WWE Charlotte Mattel Basic figure review

Probably more frightening to me that the fact that some of my favorite wrestlers are greying, balding and long since stopped worrying about their physiques is their children are now main-eventing wrestling shows now.

Part of the main reason I started tuning in to NXT was the buzz of Ric Flair’s daughter, Charlotte, putting on some great matches. After tuning in, the hype was underselling the outstanding work done by Charlotte, Sasha Banks, Becky Lynch and Bayley.

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While the Divas Revolution in the main roster has stalled thanks to the WWE’s typically underwhelming booking, I was ecstatic to see Charlotte would be getting an action figure in Mattel’s Basic line. Let’s see if The Natural Girl’s figure delivers the goods as well as her real life counterpart.

Packaging: I won’t bore you. It’s the same Basic packaging we’ve been getting for awhile. Nice big portrait of the wrestler with a snazzy First Time in The Line! on the front, larger portrait on the back and the other figures in the line. Nothing new to see here, let’s move along.

wwe-charlotte-figure-review-victory-poseLikeness: This was a likeness that took a second for me to fully appreciate, but it’s one of Mattel’s better Diva sculpts. There’s a lot of commendable attention to detail from the nose, the creases in her face when smiling right down to the eye shadow although the mole by her mouth was noticeably absent.

Hopefully signaling this is just the first of many Charlotte figures to come, Charlotte’s unique top is sculpted and not painted so we avoid the cheap looking fill-ins like Emma or Brie Bella.

wwe-charlotte-figure-review-diva-scale-shotI was hoping Mattel would give Charlotte a more defined abdomen as she’s pretty cut and the figure’s mid-section is flat.

Scale: It’s obvious that Charlotte is one of the taller Divas on the roster. At 5’10” she should look down on every other Divas figure, including the 5’8″ Paige. But Diva scale isn’t a big priority for Mattel so she’s just a little taller than Paige. It’s a little frustrating since Mattel does such a great job with scale with the male superstars.

Paint: This was easily the most disappointing aspect of the figure for me. Not due to some sloppy paintwork, but the uninspired dull choice to go with a black and silver color scheme when Charlotte has so many more colorful attires to use.

A Carolina blue and white, pink and green or purple and white would have been far more dynamic options to help make the figure stand out. This particular outfit Mattel attempted to capture has a lot more blingy, shiny components so we’re left with a flat attire that lacks the sparkle of the actual item.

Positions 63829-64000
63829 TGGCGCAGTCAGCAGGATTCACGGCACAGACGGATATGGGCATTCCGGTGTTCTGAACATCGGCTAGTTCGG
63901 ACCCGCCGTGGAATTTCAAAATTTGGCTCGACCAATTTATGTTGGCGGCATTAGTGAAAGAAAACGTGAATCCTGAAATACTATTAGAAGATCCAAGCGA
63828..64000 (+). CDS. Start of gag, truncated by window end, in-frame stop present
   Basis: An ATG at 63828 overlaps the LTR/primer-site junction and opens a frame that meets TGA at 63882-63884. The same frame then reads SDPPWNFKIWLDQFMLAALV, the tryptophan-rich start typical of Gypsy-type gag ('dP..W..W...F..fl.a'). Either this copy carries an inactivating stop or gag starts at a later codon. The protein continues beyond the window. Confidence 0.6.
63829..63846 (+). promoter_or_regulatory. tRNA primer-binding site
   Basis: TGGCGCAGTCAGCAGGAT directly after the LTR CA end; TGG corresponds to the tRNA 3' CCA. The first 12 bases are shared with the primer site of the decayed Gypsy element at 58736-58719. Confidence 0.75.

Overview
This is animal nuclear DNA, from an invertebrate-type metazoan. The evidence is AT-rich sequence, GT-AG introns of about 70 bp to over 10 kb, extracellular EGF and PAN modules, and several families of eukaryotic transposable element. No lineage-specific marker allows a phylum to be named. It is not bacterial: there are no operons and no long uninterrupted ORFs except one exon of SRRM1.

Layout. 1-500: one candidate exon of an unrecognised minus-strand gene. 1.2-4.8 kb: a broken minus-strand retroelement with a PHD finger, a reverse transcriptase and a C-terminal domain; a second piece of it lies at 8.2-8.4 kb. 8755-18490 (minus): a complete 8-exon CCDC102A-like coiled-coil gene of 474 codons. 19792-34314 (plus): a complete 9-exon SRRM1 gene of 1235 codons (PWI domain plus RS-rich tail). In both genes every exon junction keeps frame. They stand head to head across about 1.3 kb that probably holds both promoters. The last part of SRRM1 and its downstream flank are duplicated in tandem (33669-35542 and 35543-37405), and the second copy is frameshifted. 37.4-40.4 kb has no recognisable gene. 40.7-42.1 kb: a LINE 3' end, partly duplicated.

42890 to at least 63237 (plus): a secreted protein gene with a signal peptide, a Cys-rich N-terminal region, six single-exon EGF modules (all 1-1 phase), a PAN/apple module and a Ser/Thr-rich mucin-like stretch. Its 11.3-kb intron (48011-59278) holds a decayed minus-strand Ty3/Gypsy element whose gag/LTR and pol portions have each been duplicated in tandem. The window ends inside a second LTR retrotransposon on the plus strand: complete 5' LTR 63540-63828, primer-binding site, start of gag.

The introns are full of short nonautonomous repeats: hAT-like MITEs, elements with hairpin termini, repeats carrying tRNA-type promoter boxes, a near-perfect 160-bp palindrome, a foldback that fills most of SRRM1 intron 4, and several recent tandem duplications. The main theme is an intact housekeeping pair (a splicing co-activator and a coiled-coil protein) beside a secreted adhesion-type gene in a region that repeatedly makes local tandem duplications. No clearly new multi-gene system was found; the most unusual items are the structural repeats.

The linework on the various designs is clean. Most impressively though is Charlotte’s tattoo on her left side is faithfully captured so you can actually read what it says. That’s solid commitment for a non-Elite figure.

wwe-charlotte-figure-review-arm-raisedArticulation:  My usual complaint for the Divas figures applies again and it’s with the next level talent like Charlotte and forthcoming Sasha Banks and Bayley that the articulation issues will really be a problem.

Charlotte has

  • neck
  • ball jointed shoulders
  • bicep
  • elbows
  • mid-torso
  • waist
  • wrist
  • hips
  • knees
  • shin
  • ankle

The problem is the articulation isn’t deep enough to allow for the full range of motion severely limiting the moves and holds you can do. The regular male Elite figure can do a big boot straight up to reach another figure’s face. Charlotte can only go crotch high.

wwe-charlotte-figure-review-with-nxt-titleI always feel a bit worried when moving the Diva figure’s shoulder as the pin connecting it to the arm feels fragile and could snap if I’m not careful. My Charlotte also head a very loose mid-torso joint and floppy hip articulation making it a challenge to get her to pose straight.

I’ve been use to the Diva articulation restrictions, but this instance with one of my favorite new wrestlers was especially frustrating. The return of the dreaded pimp hand was also annoying.

wwe-charlotte-figure-review-holding-divas-titleAccessories: Every so often a Basic figure will get an accessory. That’s not the case with Charlotte. Hopefully a future Elite will have her “If you’re gonna do it, Do it with Flair” T-Shirt.

Worth it? Basics are a fair price at $10 apiece. The trouble, of course, with the Divas figures is finding them typically results in a lot more than $10 worth of gas. Charlotte is the standard Diva figure, but if you’re a fan of the Divas Revolution, you’ll want to get the first figure to kick it off.

Rating: 7 out of 10

Charlotte is yet another case of a pretty great looking Diva hampered by the substandard articulation model. I’d happily pay more to get better movement and more variety with the scale. I’m not under the illusion an Elite figure will fix my main problems with the Diva articulation scheme, but until then these Divas figures are rarely going to be as good as they deserve.

wwe-charlotte-figure-review-strutting-with-ric-flairWhere to get it? Target and Toys R Us will eventually get this wave of Basic figures in, but Charlotte is going to be the most in-demand one thanks to short-packing. A surer bet is going through Amazon.com: WWE Figure Series #55 – Charlotte

And if I wasn’t already a big fan of Charlotte’s, she liked one of the pictures I took while doing this review.WWE Charlotte retweet

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